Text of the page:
That night we met 4 retired Australian trekkers who were so nice and on the fourth trip to Nepal. Before dinner they had gone on a walkabout around town and seen a couple of tailor shops with sewing machines. I was really excited about this and thus had to explain about Paul’s bag – from what they had seen they were pretty sure we would be able to get the strap sewn up. We went to bed that night feeling relieved!
Day Six: Chame – Upper Pisang
This was an awesome day. First we found a tailor and he sewed up Paul’s bag nice and strong for roughly 20p. Secondly the view was quite simply outstanding and by the time we got to Upper Pisang you felt like you could reach out and touch the Annapurna’s that nestled around you. Thirdly the trail to get to Upper Pisang was hard but infinitely worth it (you can stay at Lower Pisang – it’s a 200m straight climb up at the end of the day) and we were rewarded by one of the most spectacular sunsets that we could watch because the lodge had just built a common room with panoramic windows: result! Lastly, the Buddhist culture really begins to stand out and the prayer flags and wheels are frequent sights. All that made this day a favourite for me even after we had completed the walk. It is also one of Paul’s favourite’s days but he has another reason…. At lunch we ate outside in an alpine style restaurant which was great and on the tables near us there were some Chinese girls we had seen a couple of times and who we had chatted to briefly. Paul was paying inside and talking to a couple of them and they told him he looked like a young Harrison Ford. This is still one of his highlights.
Day Seven: Upper Pisang – Nawal
Nwal is on the upper route to Manang (along with Chame one of the bigger towns and administrative centres for the region). Manang is also where it is advised you take your first rest day to acclimatise for the upcoming push for the pass. Some people hike from Upper Pisang to Manang in one day but that’s tough and if you don’t need to why punish yourself?? The upper trail is incredibly steep and there is one section in particular which is so hard but again it’s so worth it. On the way up Paul and I had stopped for a breather and something caught our eye on the mountain opposite – we turned and saw a huge avalanche picking up speed and then coming to its end. It was amazing and a surreal experience to watch from the mountain opposite, the air around us was incredibly still and peaceful. Another 30 minutes of climbing and we were at the top – at a Buddhist Gompa covered in prayer flags and with the most awe inspring view of the mountains going as far as the eye can see. It was so beautiful I got tears in my eyes. I don’t think I’ve ever felt so privileged to see anything like it in the world.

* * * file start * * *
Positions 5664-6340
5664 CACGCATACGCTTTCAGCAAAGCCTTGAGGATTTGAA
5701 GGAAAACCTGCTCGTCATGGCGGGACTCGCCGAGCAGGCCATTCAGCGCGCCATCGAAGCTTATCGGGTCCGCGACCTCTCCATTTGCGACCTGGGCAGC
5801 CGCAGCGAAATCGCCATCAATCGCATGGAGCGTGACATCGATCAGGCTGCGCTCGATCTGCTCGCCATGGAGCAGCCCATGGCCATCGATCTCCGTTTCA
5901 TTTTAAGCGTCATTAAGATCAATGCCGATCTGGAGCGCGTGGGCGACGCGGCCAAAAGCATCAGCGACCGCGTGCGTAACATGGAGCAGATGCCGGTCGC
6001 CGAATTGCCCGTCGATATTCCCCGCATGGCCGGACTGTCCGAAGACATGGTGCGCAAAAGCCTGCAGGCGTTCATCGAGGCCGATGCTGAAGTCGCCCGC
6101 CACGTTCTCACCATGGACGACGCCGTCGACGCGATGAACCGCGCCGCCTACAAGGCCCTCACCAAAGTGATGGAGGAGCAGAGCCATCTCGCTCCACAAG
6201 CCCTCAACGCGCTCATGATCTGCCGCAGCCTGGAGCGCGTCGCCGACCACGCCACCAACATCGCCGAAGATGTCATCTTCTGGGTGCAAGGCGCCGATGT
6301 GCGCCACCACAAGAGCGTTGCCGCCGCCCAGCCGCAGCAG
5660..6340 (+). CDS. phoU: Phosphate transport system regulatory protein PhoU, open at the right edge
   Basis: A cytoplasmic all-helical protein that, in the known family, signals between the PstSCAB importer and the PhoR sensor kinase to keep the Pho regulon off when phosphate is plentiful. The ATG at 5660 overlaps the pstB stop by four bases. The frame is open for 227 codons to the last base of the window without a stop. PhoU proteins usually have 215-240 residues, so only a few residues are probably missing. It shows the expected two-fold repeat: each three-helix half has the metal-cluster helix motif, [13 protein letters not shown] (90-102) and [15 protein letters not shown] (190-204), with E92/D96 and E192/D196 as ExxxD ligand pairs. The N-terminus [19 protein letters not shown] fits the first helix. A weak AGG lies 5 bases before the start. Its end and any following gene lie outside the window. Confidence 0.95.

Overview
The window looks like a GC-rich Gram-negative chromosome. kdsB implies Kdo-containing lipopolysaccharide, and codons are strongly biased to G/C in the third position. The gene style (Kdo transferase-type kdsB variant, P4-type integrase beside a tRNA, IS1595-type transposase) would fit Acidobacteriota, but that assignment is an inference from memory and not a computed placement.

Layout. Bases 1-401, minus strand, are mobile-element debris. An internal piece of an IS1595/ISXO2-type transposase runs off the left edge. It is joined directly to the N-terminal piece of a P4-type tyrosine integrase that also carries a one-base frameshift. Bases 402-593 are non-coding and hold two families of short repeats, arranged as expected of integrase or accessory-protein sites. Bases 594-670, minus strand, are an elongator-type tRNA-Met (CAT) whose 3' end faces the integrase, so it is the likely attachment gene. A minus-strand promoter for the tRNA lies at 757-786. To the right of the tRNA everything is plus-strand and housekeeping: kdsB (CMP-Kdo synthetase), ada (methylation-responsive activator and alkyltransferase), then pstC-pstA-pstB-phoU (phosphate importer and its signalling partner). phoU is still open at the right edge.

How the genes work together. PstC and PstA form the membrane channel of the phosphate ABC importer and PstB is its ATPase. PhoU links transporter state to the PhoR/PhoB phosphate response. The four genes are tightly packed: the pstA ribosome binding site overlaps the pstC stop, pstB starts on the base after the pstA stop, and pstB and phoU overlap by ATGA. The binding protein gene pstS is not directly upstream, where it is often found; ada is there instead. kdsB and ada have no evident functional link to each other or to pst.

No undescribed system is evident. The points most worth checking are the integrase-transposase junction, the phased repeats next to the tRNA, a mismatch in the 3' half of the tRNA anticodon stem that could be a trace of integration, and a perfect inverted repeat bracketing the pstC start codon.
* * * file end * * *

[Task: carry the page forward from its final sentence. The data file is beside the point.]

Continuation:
After tea and a well deserved snickers we continued on to Nwal. We had already decided to stay here but after 30 minutes we were so glad. We just managed to have lunch in the sunshine but shortly after that the clouds blew over and we had a complete white out. It was then that we knew what cold was. Fully clothed in our thermals, down jackets, hats and yak scarves we huddled in our sleeping bags under the blankets looking at the snow and feeling the draught counting down the minutes until dinner and we could get some hot food inside! It was even too cold to read as having hands exposed was a no no so we did what any sensible person would do and napped!
Day Eight: Nwal – Manang
We had bag issues again at the start of the day which delayed us a little bit but we soon got a good pace up and had another beautiful day as the alpine forests gave way to a starkly beautiful panorama of granite towers topped with snow. We reached Manang as the snow was beginning to fall again and we ate a great dinner watching other tired trekkers trudge through and try and find lodging.
Day Nine Manang rest day
We had hoped to do a day walk up to the Ice Lake but the weather had other ideas. This was the only day out of the entire period where we didn’t wake up to gorgeous blue skies. Instead we woke up to the white of the afternoon before where we actually couldn’t see anything. It was pretty depressing and a little scary as there was no demarcation between land and sky – everything was white and it was disorientating knowing there were huge mountains so close completely hidden. It was also extremely cold so we decided to venture out to the “cinema” where we knew there was a fire, a hot cup of tea and some popcorn. It was pretty cool – we watched Into the Wild which I found really sad especially with the weather like it was the feeling of being cut off was getting to me and the real life film just added to the sense of being very little in terms of the awesome power of nature. We ate well again that night as we knew we leaving the last “big” town before the pass so anything we wanted/needed in terms of charging batteries/getting some snacks/ buying some thick socks we had to get now.
Day Ten: Manang to Leder